The Peripatetic School

The Golden Canary

Why not have a bit of fresh weekend reading while Turd is under the weather. Feel free to share this short article with anyone whom it may benefit.

Gold has always been viewed as a safe haven for investors when world markets are in turmoil. When the bear comes out of the cave, sell your stocks and guy gold, then sit tight until the bulls are back. That cute little system has worked for people since our nation left the gold standard back in the sixties, but it has turned gold into the proverbial canary in the coal mine. When the canary stops singing, due to unbreathable or flammable gasses building up, the miners better get out. 

The Jeremiad

The other day I found myself saddled with the Jeremiah complex. I have been posting short warnings on Facebook (a site which most of my family reads vigorously) about the economic situation. I started the day the “satan signal” appeared. I just thought that was very interesting and people might be curious and open to hear about FED manipulation and the PPT. But each time I begin preaching, I have certain relatives to tell me to stop being a gloom ‘n doomer. (I probably shouldn’t have had that beer before I sat down to write my last Facebook post).

To buy or not to buy

I recall walking through an antique store in Centerville Indiana in 2001 and noticing that one dealer had hundreds of silver coins in cardboard holders on the table top for folks to look through, unwatched by security or anyone except the cashier about 30 feet away who was often distracted ringing people up. At $4.75 per ounce, the shoplifters were after better stuff.

I speak, therefore, I think, therefore I am.

When I first learned there was a thing called money, I soon realized I could exchange it for candy and toys. My allowance was in dollars. Everything I desired was denominated in dollars. My paper route customers paid me in dollars. Later, my paycheck was denominated in dollars, my expenses were in dollars, so were the value of my possessions—both assets and debts. My small business, my equity in the house, my mortgage, my car loan, dinner at the Mexican restaurant, groceries, vacations—they are all denominated in dollars. How can I ever escape?

The Exigence

A truth we teach in the field of rhetoric is that a speech responds to a problem in society and retains its power as long as the situation which called it forth still exists. We call this an “exigence.” I suppose there was a time when people read Patrick Henry’s most famous speech, after the war was over, after the exigence had been satisfied, and these people appreciated Henry for his passion and efforts. But the speech’s work was done, it had no more grounds by which to move people. It was just another lesson in history. But today a growing situation has reinvigorated Henry’s speech. And it forces those of us in the US to examine ourselves as a parallel exigence arises.

Fool me once, shame on you...

Well, its not every week, or even any week, that you will get two posts out of me. But recent events demanded to be shared lest any of the fine members of T-ville be deceived!

Turd, you should probably not read this...

Getting too close to home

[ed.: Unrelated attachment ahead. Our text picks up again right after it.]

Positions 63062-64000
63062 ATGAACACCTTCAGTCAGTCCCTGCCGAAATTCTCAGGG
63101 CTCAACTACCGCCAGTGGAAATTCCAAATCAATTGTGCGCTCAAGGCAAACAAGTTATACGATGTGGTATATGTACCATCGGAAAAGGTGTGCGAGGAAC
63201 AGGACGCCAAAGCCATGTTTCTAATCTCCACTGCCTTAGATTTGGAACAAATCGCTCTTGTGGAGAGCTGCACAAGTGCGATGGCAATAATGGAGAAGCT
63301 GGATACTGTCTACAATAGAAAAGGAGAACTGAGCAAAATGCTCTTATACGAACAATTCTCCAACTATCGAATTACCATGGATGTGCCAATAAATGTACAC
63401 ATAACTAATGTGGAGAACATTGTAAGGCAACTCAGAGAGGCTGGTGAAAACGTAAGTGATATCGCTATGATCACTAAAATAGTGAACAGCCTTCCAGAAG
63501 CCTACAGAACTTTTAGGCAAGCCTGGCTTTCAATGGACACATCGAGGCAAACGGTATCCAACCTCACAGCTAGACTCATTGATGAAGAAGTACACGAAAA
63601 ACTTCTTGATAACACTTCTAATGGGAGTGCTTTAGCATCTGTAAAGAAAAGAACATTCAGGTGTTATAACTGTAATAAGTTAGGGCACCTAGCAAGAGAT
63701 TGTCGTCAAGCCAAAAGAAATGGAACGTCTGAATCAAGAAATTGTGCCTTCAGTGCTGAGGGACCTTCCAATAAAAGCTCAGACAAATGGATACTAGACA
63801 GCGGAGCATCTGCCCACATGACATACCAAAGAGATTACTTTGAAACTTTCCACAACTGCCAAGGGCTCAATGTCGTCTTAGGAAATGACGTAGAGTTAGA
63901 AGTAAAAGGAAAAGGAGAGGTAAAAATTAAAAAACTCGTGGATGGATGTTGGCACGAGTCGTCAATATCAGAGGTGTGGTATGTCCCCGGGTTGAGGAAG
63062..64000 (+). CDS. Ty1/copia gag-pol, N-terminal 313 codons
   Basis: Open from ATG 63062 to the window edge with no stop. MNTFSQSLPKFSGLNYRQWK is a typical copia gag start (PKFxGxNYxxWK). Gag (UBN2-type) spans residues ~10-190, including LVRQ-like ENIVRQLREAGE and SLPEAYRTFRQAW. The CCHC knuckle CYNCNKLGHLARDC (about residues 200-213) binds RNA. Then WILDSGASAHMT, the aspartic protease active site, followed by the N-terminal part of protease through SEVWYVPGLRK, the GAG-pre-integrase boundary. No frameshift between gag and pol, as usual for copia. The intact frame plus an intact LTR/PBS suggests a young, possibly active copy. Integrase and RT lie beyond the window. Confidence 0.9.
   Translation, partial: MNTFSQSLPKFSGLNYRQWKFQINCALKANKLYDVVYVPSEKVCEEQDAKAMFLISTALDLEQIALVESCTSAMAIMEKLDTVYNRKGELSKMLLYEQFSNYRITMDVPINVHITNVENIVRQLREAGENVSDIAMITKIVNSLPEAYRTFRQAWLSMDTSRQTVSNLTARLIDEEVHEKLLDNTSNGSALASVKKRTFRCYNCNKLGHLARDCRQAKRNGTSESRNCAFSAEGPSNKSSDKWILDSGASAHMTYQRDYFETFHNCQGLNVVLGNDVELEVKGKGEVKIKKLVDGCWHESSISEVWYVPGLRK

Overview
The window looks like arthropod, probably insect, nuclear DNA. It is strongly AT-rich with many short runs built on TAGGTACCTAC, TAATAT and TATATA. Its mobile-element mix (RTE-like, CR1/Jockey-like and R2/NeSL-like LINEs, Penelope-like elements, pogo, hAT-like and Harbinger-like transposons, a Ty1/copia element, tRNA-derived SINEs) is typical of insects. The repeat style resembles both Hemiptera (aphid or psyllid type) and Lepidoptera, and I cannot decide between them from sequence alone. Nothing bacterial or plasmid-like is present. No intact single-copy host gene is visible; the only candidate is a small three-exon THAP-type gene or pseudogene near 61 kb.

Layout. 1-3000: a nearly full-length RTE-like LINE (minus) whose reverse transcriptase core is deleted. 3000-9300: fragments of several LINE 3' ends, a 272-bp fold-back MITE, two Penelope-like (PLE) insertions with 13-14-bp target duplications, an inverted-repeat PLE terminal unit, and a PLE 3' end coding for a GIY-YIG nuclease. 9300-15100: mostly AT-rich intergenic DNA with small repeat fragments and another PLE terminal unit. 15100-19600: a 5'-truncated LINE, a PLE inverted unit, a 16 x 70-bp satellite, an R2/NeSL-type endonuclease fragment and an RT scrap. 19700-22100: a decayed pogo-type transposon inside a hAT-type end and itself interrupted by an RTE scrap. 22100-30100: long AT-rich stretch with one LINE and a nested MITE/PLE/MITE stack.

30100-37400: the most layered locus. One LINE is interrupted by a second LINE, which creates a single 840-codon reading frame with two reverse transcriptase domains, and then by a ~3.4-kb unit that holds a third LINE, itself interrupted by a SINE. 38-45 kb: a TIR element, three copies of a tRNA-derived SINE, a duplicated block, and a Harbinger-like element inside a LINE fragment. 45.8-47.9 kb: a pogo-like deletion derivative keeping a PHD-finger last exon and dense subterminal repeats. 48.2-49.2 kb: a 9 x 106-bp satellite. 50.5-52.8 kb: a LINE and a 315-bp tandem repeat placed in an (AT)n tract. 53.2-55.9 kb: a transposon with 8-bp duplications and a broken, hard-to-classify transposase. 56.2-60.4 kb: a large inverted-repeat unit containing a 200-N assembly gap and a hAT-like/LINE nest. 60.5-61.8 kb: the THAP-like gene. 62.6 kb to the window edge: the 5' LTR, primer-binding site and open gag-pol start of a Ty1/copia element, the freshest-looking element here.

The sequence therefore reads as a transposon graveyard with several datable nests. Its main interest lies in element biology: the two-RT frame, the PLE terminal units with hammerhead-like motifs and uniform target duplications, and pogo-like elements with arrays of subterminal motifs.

What gained my attention this week, and prompted me to write this, as we close in on mid-September, were my recollections of predictions that something may happen this month or next, that we may indeed be approaching some system-changing pivot point. Rob Kirby got my attention two weeks ago. Of course, Jim Willie always piles on the evidence thicker. Then a series of ZH articles began to cite financial luminaries as concerned for the near future.

Wake up, O sleeper. Rise from the dead

As people begin to awaken from their slumber—awakening from a dream that all is well, that the economy is recovering, that the government statistics are correct and employment is improving—these people are seeing a grim reality that is not pleasant to look at. No wonder they want to stay asleep.

But even as they sleep, people know in their soul that something is wrong. A feeling they cannot shake. I know it when I look at the charts after a three day weekend.

Uninformed & Assuming

I hope that most of you recall the structure of logic that you should have learned in school: Do you remember the Syllogism—the thought formula that leads us from truth, through the available data to sound conclusions?

Given a major premise (truth), and considering a minor premise (fact), we can conclude that…

  • All men are mortal. Socrates is a man. Therefore, Socrates is mortal.
  • Lawbreakers try to escape the police. OJ Simpson ran from the police. Therefore, OJ broke the law.
  • Men have wider shoulders than women. Michele has wide shoulders. Michele is really a man.
  • Normal trading patterns reflect human psychology and news events. Gold charts are erratic. Therefore, human agency is unduly influencing the price of gold.

It is the “givens” that cause problems, not the logic. Our certitude of the major premise determines the likelihood the conclusion is true.

Burn me once … or learn from mistakes

Back in those heady days of plus-forty silver, I used to tell myself that only I wish I had been enlightened just a few months earlier. My actual “date of enlightenment” was about September 15, 2010. Oh! I would have bought lots more silver at $18-24 per ounce in the Fall of 2010. As it was, I had just discovered metals and was picking and choosing, looking for sub-spot pricing, wondering if it really would go higher. Well it did. Then it went back down...
 

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